HOCl is a naturally occurring compound produced by the human body, with some remarkable abilities. GermStryke has captured the power of this disinfecting cleaner, making simple ‘spray and walk away’ convenience possible!
What germs does GermStryke kill?webstudio2022-02-10T11:36:50+00:00
GermStryke is designed for use on surfaces which include but are not limited to the following: Homes, Laboratories, Office Spaces, Hospitals, Restaurants, Schools, Public Transportation, Gyms, Industrial spaces and many more.
Is GermStryke safe to use on the skin?webstudio2021-07-19T17:30:15+00:00
GermStryke is a safe, effective alternative to harsh chemicals or other cleaners. Causes moderate eye irritation. Avoid contact with eyes or clothing. Wear safety glasses or goggles when handling product. Wash thoroughly with soap and water after handling and before eating, drinking, chewing gum, using tobacco, or using the toilet.
How is hypochlorous acid used in schools?webstudio2021-10-14T19:52:20+00:00
Hypochlorous acid (HOCl) can be used to maintain sterile environments for pharmaceutical manufacturing. HOCl dislodges biofilm and disinfects pipes for clean-in-place (CIP) systems. HOCl can be used for cold sterilization of equipment and instruments.
How is hypochlorous acid used in hospitals?webstudio2021-10-14T19:50:43+00:00
Hypochlorous acid is a powerful oxidant and will cause corrosion if left exposed for extended periods of time to brass, copper, iron, or lower quality steel. Stainless steel can corrode as well if submersed in high concentrations of hypochlorous acid (>200 ppm) for extended periods of time.
Does Hypochlorous acid damage fabric, cause bleaching or discoloration?webstudio2021-11-29T17:55:01+00:00
Hypochlorous acid is much less aggressive on fabrics than peroxide or chlorine bleach. Although hypochlorous acid usually does not cause bleaching or discoloration, some lower quality dyes may bleed when exposed to hypochlorous acid.
Is hypochlorous acid safe enough for children and pets?webstudio2021-04-25T19:41:26+00:00
Hypochlorous acid is made through a process called electrolysis. By passing a sodium chloride solution (NaCl) through an electrolysis cell containing an anode and a cathode, electrolyzed water is generated. There are two commonly used electrolysis methods for generating hypochlorous acid, membrane cell electrolysis and single cell electrolysis. Membrane cell electrolysis converts a saltwater brine into two solutions, a strongly acidic anolyte of hypochlorous acid and a strongly alkaline catholyte of sodium hydroxide. Single cell electrolysis converts a saltwater brine into one solution, a slightly acidic-to-neutral anolyte of hypochlorous acid.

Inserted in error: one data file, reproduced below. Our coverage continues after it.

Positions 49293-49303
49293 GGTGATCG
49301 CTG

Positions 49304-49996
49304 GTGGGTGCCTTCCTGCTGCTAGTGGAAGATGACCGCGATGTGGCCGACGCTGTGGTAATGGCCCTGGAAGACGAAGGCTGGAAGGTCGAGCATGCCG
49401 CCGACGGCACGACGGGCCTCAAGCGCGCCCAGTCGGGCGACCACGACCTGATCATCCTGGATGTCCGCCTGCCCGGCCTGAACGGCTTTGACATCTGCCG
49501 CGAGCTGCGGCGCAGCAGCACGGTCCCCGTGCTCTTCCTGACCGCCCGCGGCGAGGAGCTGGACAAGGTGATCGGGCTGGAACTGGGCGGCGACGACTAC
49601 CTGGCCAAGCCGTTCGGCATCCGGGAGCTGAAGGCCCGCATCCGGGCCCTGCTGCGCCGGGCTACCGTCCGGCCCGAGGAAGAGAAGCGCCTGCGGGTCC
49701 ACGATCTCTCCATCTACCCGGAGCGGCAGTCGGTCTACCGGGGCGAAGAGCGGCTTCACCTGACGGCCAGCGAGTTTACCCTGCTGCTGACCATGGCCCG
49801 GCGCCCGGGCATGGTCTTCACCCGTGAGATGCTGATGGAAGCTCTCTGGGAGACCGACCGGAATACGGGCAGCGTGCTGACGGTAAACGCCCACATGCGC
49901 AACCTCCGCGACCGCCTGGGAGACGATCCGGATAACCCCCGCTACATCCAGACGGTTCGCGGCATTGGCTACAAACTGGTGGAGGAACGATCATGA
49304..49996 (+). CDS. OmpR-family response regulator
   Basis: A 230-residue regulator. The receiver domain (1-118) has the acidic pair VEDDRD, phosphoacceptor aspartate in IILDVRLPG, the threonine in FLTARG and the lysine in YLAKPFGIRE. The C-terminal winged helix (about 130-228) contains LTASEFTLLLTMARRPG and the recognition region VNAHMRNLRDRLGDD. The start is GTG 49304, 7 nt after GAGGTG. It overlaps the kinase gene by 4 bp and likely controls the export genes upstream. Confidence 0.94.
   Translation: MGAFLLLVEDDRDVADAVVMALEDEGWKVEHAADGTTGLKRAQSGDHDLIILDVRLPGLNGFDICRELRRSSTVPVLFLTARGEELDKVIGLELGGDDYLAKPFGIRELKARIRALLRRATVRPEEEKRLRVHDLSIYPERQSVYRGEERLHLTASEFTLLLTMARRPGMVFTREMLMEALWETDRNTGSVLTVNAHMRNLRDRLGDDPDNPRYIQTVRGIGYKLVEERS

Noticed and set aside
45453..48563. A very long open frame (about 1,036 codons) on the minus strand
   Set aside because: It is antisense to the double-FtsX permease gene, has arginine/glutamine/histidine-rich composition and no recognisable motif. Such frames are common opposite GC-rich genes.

Are there any disadvantages to Hypochlorous Acid?webstudio2021-11-29T17:53:10+00:00
Unlike many other sanitation chemicals, hypochlorous acid does not have an ongoing antimicrobial effect. In other words, once it lands on a surface, it reacts with any germs or organic matter on that surface and then immediately deactivates. This is good and bad. It is good because it allows for sanitation without requiring a post-rinse because no toxic chemicals are left behind. The disadvantage is that it has to be continuously applied.
How does Hypochlorous acid kill microbial pathogens?webstudio2021-11-29T17:52:46+00:00
Hypochlorous acid (HOCl) is a neutrally charged molecule. Bacteria have negatively charged cell walls. Just like magnets, molecules with the same charge will repel each other. For example, the negatively charged molecule of bleach (OCl-) is repelled by bacterial cell walls. This is not the case with HOCl which is neutrally charged. HOCl easily penetrates bacterial cell walls. HOCl either oxidizes the cell walls killing the bacteria or enters through the cell walls and destroys the vital components inside the bacteria.
Does Hypochlorous acid appear in nature?webstudio2021-11-29T17:52:19+00:00